She began to flail her arms at me while still coughing and yelled, “Mom, stop! I’m not choking, I’m coughing.”
Fortunately, the victim happened to be my daughter. We still laugh about the incident when I thought she was choking and tried to save her, which luckily didn’t result in broken ribs or other physical damage.
Good Samaritan Laws
Recently, when I was asked to write about the current status of the Good Samaritan laws, I remembered this event. These laws, like so many other practices that have been structured into law, try to describe precisely the fine line between protecting those who are genuinely trying to help others, and goofballs (like me) who panic and begin to do half-baked rescue operations that may bring more harm than good to the potential victims. Fortunately, the Good Samaritan Laws even protect the goofballs.
Before 1959, an individual who voluntarily rendered aid could incur liability for any physical harm that resulted from the rescuer’s “failure to exercise reasonable care” or their “negligence.” Finding that this practice discouraged bystanders (especially those in the health professions) from rendering aid, California became the first state to pass “Good Samaritan” legislation, in 1959. Named after the Biblical passerby who stopped to render assistance when others “went on their cheerful way rejoicing” (Luke 10:30-37), every state today has such a law on the books.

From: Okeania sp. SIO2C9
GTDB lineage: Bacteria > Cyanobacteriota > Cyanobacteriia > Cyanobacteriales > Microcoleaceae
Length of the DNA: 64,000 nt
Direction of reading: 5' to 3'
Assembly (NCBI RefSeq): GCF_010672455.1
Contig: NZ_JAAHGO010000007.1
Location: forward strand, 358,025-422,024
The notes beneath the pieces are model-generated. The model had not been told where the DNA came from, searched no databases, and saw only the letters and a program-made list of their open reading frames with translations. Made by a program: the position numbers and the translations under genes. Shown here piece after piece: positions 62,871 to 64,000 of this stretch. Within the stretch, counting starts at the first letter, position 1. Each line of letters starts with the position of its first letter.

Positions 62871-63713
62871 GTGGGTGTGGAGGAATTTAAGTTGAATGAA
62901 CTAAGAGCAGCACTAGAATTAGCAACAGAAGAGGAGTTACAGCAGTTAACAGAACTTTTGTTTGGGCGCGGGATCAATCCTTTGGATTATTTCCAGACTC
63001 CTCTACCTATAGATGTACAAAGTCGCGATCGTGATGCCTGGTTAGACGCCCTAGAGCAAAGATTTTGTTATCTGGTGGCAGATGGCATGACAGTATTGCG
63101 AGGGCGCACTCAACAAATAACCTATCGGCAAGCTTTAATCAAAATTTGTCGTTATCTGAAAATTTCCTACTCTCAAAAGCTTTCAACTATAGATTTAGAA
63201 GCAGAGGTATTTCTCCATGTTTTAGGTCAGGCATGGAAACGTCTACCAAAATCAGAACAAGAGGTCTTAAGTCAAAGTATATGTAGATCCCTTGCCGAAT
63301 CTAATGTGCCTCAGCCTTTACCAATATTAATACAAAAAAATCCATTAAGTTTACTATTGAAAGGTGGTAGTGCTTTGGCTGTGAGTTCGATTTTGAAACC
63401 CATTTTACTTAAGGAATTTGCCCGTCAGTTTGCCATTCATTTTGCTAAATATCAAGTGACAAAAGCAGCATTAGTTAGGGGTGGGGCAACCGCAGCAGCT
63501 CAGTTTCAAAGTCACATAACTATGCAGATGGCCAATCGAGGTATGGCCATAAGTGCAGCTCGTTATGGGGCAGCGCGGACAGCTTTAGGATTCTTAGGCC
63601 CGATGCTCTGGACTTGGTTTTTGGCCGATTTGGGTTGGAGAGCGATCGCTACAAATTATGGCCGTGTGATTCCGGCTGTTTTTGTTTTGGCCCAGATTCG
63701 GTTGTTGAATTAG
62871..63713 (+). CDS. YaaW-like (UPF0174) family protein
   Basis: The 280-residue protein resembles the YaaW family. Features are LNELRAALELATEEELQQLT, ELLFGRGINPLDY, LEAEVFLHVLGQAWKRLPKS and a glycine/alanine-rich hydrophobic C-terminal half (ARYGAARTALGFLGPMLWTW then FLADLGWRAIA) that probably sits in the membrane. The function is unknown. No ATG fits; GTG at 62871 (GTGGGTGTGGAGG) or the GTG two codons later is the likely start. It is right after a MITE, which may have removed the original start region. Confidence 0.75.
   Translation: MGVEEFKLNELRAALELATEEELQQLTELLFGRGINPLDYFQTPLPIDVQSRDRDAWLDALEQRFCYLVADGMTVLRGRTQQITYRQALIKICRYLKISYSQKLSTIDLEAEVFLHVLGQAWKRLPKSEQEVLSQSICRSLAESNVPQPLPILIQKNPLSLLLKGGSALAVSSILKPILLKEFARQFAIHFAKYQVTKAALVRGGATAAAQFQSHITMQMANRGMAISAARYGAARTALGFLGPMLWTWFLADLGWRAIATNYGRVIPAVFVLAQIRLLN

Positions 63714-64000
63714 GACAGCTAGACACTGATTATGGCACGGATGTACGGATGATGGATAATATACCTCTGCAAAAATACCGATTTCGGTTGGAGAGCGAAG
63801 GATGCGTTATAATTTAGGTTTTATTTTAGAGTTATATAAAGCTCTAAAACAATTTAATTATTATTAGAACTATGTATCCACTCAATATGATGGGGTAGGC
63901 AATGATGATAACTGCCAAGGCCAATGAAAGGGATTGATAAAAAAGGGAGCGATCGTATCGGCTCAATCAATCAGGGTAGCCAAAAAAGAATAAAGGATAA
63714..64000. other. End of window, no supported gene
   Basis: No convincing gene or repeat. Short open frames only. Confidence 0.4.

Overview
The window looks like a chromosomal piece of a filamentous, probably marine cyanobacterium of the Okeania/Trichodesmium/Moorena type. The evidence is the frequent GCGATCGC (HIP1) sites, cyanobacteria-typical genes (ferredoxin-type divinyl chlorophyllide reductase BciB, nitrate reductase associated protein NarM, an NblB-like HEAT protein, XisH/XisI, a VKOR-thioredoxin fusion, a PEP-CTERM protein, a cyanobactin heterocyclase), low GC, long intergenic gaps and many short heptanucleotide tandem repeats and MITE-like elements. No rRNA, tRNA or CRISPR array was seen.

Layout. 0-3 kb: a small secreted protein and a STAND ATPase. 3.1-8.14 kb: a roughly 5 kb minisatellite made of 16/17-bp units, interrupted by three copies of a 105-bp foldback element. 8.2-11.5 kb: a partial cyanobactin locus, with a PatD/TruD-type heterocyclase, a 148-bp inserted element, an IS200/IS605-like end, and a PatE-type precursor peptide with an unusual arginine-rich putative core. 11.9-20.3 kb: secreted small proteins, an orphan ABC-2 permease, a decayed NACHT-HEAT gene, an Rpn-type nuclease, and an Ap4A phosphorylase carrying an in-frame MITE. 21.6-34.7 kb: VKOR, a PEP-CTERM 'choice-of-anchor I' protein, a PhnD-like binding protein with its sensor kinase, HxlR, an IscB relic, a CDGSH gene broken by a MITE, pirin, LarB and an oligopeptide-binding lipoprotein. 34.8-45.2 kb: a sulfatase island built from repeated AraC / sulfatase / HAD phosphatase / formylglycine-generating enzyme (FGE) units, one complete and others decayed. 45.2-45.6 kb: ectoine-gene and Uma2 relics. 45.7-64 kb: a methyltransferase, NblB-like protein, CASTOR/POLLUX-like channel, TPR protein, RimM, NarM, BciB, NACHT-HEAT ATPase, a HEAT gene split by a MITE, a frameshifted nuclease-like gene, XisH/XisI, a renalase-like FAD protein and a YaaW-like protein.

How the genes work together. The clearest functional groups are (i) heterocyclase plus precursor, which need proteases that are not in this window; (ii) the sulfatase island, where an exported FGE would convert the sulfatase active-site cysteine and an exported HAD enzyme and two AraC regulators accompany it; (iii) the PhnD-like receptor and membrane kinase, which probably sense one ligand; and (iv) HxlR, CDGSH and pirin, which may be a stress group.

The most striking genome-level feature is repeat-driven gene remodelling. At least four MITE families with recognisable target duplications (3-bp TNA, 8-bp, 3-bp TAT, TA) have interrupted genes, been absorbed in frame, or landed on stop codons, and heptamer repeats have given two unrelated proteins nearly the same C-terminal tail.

Generally, Good Samaritan Laws “seek to shield altruistic rescuers from possible liability for any negligent acts or omissions arising out of their rescue attempts.” Although not all Good Samaritan laws offer the same protection, each state has its own protected classes of people who are safe from liability as well. In Texas, for example, even in a hospital, physicians are protected when assisting in an emergency if they have volunteered to help and don’t actually work in an area of the hospital where the emergency takes place.